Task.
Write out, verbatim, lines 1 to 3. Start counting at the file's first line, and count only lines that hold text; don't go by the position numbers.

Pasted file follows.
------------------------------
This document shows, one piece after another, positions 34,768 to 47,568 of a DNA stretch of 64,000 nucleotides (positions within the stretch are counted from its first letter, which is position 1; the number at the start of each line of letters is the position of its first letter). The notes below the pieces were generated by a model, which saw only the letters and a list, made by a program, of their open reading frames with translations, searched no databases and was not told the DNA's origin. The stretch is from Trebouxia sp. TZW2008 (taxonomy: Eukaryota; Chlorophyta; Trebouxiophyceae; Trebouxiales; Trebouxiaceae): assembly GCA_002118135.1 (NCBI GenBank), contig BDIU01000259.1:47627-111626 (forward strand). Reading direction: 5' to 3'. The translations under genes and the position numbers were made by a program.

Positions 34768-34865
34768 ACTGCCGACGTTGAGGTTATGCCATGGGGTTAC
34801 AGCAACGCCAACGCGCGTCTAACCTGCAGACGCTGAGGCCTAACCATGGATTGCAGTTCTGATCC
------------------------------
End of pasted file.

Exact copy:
This document shows, one piece after another, positions 34,768 to 47,568 of a DNA stretch of 64,000 nucleotides (positions within the stretch are counted from its first letter, which is position 1; the number at the start of each line of letters is the position of its first letter). The notes below the pieces were generated by a model, which saw only the letters and a list, made by a program, of their open reading frames with translations, searched no databases and was not told the DNA's origin. The stretch is from Trebouxia sp. TZW2008 (taxonomy: Eukaryota; Chlorophyta; Trebouxiophyceae; Trebouxiales; Trebouxiaceae): assembly GCA_002118135.1 (NCBI GenBank), contig BDIU01000259.1:47627-111626 (forward strand). Reading direction: 5' to 3'. The translations under genes and the position numbers were made by a program.

Positions 34768-34865
34768 ACTGCCGACGTTGAGGTTATGCCATGGGGTTAC